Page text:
The motion judge concluded that the wife was judicially estopped from raising claims based on the terms of the foreclosed mortgage. "Judicial estoppel is an equitable doctrine that precludes a party from asserting a position in one legal proceeding that is contrary to a position it had previously asserted in another proceeding" (citation omitted). Otis v. Arbella Mut. Ins. Co., 443 Mass. 634, 639-640 (2005). Judicial estoppel applies only if the wife's assertion was directly inconsistent with the position taken in a prior proceeding and she prevailed on that basis in the prior proceeding. Id. at 641. "Application of the equitable principle of judicial estoppel to a particular case is a matter of discretion." Id. at 640. "Where, as here, application of judicial estoppel has resulted in the entry of summary judgment, abuse of discretion remains the appropriate standard -- if the judge has not abused his or her discretion in invoking the doctrine of judicial estoppel, the doctrine bars the claim in question, making summary judgment appropriate." Id.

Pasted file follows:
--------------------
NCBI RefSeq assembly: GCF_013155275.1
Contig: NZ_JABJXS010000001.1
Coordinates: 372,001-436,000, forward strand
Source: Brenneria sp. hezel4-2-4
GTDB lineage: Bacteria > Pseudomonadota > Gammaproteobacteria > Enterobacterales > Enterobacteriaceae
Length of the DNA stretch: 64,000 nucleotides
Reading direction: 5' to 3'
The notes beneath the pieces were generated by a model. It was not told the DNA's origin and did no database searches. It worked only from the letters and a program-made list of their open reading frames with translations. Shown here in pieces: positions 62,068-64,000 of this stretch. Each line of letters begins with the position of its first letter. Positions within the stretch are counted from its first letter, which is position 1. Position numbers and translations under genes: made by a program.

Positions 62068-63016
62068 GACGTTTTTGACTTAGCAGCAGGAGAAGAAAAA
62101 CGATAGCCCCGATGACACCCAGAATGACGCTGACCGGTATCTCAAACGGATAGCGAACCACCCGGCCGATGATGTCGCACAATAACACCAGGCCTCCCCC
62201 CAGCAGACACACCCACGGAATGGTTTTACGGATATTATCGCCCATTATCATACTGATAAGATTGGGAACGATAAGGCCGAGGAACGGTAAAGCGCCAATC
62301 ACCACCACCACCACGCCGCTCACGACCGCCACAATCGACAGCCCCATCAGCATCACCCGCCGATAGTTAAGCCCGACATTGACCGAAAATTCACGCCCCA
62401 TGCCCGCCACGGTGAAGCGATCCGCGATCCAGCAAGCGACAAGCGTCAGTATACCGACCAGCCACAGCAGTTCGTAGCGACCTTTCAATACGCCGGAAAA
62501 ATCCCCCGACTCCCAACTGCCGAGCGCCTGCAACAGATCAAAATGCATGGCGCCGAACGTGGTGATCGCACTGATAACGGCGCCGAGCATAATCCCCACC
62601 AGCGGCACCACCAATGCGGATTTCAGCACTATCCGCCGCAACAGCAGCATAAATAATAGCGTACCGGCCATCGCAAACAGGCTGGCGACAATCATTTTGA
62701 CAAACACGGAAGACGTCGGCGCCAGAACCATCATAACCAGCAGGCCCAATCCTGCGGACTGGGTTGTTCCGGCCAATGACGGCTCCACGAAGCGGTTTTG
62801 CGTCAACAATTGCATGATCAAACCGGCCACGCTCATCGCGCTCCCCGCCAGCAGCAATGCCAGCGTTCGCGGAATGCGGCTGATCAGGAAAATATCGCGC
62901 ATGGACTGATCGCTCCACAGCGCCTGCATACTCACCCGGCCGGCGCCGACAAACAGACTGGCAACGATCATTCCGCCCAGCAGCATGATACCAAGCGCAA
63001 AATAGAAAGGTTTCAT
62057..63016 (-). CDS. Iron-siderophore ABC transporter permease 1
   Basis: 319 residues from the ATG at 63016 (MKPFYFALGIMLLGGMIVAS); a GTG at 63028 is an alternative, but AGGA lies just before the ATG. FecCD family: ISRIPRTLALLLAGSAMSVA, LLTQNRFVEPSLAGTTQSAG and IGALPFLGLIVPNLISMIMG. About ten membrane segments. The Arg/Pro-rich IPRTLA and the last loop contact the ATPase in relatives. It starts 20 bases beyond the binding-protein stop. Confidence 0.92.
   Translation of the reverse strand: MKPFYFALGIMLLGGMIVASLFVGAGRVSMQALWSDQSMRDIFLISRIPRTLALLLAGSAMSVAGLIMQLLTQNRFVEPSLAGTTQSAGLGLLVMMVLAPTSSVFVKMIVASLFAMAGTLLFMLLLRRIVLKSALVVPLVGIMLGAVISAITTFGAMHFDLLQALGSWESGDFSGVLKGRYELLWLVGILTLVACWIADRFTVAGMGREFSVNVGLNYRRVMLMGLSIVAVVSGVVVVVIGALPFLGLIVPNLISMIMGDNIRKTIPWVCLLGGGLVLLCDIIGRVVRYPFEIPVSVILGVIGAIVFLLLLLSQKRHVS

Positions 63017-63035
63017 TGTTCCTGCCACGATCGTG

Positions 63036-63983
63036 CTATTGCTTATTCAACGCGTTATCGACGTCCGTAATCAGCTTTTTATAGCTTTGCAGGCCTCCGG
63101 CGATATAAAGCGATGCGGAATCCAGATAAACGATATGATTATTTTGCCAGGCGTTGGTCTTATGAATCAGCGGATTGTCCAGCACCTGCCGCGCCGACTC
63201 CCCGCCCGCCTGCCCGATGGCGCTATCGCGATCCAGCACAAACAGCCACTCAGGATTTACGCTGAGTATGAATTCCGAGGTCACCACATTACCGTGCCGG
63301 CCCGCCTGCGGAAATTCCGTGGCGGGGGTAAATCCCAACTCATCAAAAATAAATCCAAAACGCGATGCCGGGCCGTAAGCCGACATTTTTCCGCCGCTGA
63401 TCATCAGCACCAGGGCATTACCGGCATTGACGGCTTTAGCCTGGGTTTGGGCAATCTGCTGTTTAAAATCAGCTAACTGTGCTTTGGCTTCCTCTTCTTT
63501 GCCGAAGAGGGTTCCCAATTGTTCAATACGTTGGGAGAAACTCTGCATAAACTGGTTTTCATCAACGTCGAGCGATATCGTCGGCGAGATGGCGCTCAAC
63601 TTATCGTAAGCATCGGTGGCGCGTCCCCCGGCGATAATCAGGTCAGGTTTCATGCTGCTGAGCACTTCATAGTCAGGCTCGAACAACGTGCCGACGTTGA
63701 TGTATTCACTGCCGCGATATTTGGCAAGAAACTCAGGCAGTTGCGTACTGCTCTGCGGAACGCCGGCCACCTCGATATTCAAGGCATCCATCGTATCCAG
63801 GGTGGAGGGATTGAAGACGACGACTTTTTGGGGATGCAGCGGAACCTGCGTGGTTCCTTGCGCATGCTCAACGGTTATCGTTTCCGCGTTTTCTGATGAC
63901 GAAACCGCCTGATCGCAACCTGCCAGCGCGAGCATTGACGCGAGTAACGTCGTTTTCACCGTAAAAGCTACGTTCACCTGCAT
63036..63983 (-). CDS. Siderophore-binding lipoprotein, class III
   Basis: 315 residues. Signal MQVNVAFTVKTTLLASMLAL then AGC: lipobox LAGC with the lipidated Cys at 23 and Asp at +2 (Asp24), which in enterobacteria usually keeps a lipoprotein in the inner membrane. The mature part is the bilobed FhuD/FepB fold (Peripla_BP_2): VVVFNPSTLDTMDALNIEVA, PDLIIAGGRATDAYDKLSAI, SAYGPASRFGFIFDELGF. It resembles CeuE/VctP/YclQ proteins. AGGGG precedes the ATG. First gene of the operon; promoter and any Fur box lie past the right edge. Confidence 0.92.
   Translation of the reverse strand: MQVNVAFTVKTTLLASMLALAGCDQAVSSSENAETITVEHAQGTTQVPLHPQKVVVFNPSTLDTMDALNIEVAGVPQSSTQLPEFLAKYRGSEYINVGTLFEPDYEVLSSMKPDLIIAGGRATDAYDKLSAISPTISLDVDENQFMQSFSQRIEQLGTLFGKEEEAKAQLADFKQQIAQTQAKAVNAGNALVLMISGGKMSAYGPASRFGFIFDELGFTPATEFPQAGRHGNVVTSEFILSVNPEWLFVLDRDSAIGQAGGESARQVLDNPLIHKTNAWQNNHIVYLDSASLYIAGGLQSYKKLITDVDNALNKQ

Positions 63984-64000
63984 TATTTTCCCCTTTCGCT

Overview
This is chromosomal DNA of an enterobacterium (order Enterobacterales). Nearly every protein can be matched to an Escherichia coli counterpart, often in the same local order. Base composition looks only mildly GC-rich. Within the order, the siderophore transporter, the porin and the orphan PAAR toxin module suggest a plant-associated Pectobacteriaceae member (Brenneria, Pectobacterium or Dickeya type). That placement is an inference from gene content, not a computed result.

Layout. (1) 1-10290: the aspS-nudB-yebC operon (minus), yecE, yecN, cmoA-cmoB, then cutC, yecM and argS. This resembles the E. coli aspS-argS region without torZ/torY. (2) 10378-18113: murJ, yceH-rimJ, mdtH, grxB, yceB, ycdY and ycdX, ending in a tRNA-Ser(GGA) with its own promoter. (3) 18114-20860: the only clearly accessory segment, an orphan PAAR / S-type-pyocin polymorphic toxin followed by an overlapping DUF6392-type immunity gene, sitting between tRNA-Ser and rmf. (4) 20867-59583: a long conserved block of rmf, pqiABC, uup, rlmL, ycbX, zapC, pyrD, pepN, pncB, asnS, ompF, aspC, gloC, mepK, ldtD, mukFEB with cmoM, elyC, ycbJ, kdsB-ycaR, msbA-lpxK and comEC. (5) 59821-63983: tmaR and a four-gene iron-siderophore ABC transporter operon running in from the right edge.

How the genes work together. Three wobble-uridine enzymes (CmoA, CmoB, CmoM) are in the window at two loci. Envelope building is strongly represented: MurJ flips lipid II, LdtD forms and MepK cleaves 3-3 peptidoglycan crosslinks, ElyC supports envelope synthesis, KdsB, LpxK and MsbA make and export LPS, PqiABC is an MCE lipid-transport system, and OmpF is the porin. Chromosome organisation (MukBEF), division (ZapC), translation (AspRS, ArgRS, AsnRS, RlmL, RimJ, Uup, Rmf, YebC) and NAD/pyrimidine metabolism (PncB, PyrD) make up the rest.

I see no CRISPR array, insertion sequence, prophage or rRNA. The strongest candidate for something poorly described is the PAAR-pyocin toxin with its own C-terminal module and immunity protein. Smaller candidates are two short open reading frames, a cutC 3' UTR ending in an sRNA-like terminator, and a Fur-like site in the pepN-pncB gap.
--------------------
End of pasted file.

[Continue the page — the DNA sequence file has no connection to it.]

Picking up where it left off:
Here, the wife's position in the 2010 Land Court action was that she was not a party to the WaMu mortgage. Based on that assertion, the Land Court judge denied summary judgment on Wells Fargo's claim seeking to reform the WaMu mortgage by making the wife a party to it, a decision which prompted Wells Fargo to dismiss that claim. Thus, the wife succeeded in convincing the Land Court judge that there was a genuine issue of material fact regarding her status as a mortgagor, and she benefited by the resulting dismissal of the claim to reform the mortgage. In these circumstances, the Housing Court judge did not abuse her discretion in deciding that judicial estoppel precluded the wife from claiming rights under the mortgage that she had previously disavowed. Accordingly, we discern no error in the rejection of the wife's arguments that the foreclosure was void because 21st Mortgage did not send her notice of acceleration, as required by par. 22 of the mortgage, or the notices required by G. L. c. 244, §§ 35A and 35B. Because the foreclosure was not void, the judge properly denied the wife's motion for relief from the judgment for possession. See Field v. Massachusetts Gen. Hosp., 393 Mass. 117, 118 (1984) ("Rule 60 [b]  allows relief only from void judgments. A court must vacate a void judgment. It may not vacate a valid one. No discretion is granted by the rule").